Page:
With access to Sky Movies and Netflix, I have now officially viewed 95% of the films ever made. Last Sunday I found myself watching “What’s your number?” with Anna Farris (of Scary Movie fame) and Chris Evans (Captain America himself). Whilst strangely not pension themed, I did find myself discussing the question in another context when considering Defined Contribution contributions (as well as wondering why I don’t get out more). Also, the less said about the movie plot the better….
The question posed was how important is it to get members up to the 15% contributions required to have a comfortable retirement? These type of studies I find quite frustrating. This 15% myth has been around for about a decade now, and whilst I don’t doubt it comes with some scientific basis – I don’t think putting a flat number on it really helps members. These figures are based on a set of assumptions on numerous factors, some of which are in the individuals control. This should not be a one size fits all process.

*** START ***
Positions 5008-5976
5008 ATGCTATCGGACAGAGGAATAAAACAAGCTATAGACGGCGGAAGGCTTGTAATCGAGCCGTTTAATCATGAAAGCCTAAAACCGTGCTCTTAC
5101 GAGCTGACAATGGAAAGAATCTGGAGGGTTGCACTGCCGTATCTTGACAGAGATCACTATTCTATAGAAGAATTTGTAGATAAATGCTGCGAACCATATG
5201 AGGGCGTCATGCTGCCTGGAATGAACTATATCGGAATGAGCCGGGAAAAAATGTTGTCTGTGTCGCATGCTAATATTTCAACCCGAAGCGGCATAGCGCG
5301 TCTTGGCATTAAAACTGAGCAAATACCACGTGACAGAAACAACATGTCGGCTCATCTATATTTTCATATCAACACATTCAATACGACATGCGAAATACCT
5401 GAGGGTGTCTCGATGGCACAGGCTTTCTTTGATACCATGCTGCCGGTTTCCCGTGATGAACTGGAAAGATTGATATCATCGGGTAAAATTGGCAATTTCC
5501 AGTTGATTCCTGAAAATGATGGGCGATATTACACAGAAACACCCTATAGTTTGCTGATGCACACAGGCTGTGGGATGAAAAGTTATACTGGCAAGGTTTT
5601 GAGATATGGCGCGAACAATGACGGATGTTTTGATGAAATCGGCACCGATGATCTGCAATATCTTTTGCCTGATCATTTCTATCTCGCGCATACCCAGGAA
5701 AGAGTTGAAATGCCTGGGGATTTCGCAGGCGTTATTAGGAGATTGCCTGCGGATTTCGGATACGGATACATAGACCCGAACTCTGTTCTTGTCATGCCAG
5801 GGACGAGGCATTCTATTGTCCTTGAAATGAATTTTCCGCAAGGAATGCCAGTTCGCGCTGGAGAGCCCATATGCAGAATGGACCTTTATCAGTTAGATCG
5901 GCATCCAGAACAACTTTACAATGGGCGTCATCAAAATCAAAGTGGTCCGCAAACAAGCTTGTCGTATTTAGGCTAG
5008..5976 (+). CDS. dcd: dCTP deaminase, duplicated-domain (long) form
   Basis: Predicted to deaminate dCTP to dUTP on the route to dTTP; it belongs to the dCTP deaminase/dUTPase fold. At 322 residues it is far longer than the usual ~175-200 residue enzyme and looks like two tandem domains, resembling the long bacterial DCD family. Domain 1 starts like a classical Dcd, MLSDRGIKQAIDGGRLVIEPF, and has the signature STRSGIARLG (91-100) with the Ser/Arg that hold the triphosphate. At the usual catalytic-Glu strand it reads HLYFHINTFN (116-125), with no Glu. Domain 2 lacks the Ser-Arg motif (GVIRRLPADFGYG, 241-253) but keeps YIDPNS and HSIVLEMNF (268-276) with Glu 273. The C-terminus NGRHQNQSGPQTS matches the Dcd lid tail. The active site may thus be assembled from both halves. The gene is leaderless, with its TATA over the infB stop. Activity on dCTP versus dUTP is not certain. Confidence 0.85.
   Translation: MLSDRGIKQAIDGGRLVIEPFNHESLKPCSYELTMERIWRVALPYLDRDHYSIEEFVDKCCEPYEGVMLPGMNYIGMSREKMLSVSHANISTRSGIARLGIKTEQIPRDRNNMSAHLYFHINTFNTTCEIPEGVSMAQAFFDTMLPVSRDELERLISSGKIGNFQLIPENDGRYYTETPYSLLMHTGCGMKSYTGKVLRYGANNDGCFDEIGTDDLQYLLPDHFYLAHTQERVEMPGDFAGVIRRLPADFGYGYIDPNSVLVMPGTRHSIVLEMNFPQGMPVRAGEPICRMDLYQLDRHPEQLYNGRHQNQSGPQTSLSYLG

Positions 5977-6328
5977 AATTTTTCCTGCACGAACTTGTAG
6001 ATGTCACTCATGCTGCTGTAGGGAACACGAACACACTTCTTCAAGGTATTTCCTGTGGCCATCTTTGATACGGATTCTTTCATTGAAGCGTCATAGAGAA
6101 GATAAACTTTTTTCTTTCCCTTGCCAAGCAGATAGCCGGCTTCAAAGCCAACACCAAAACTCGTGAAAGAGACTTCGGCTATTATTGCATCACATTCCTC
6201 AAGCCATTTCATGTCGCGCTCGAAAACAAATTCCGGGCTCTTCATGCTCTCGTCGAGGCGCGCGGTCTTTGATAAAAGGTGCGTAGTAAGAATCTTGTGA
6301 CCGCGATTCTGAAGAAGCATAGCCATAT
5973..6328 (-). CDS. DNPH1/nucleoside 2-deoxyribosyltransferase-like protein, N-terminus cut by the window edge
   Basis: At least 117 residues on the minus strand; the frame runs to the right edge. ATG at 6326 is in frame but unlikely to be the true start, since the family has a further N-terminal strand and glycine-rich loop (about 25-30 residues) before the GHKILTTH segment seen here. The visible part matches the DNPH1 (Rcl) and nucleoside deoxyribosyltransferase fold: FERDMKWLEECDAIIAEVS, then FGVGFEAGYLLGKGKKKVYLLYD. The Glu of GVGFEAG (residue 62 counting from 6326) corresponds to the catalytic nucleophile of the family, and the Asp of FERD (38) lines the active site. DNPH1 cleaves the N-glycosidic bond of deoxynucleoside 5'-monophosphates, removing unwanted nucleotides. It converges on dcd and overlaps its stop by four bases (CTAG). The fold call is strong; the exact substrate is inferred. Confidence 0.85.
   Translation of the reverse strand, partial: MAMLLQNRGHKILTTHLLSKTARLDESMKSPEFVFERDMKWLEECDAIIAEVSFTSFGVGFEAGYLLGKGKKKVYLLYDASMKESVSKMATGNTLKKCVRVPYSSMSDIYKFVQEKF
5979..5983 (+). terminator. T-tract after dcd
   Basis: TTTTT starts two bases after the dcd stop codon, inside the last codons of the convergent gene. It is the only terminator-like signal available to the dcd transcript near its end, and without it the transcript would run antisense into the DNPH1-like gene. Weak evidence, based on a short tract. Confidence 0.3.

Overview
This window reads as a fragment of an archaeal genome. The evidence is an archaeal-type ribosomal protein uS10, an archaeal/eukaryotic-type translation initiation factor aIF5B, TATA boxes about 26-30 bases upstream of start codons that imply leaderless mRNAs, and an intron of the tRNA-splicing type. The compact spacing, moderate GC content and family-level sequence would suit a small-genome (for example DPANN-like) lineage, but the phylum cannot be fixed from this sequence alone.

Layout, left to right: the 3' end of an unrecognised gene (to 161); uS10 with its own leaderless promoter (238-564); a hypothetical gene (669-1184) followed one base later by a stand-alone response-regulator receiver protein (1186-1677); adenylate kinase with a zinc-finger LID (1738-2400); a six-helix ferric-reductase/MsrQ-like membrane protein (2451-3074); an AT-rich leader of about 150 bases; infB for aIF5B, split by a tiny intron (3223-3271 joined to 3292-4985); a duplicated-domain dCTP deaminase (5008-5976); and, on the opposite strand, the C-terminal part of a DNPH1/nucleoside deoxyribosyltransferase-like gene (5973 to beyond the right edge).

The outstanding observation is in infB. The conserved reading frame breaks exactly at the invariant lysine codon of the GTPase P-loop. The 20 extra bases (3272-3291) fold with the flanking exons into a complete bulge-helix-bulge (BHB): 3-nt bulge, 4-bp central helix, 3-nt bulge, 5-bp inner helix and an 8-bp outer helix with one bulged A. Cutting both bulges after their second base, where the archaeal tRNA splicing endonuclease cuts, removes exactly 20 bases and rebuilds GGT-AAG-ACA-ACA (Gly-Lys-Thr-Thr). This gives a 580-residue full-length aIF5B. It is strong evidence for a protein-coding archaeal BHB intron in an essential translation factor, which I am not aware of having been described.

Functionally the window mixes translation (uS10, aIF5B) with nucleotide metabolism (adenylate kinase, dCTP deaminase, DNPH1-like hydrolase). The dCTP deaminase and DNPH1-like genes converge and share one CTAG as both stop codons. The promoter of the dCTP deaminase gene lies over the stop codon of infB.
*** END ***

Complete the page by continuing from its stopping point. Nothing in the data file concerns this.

The question posed to members should not be how are you going to get to 15% contributions, but what is your number? The member must assess alternative forms of wealth, current pension provision and their likely spending in retirement to make an informed decision on the amount to put in to the Scheme. This decision should be refreshed on a regular basis, to make sure that the key variables have not changed.
There are many people who would be extremely disappointed by the culmination of 15% contributions, there would be some fairly happy with what 10% per annum brought them. It is a personal choice based on aims, expectations (with some investment risk thrown in) and the ability to pay.
The real key should be to get people to engage with the systems and take the pressure of the minimums and the defaults. If we up the minimums we will just alienate a huge sub section of the populous. The more painful the contribution becomes, the higher the opt out rate. I think that is an accepted fact. Therefore compulsion seems self defeating. Educating and giving the masses access to the modelling tools to make informed decisions seems to be the way forward.
So, if your numbers 8, 15, 20 or 35 don’t be ashamed, just be comfortable that you have made the informed decision and are funding accordingly. Watch the performance, review the decisions and enjoy a happy retirement.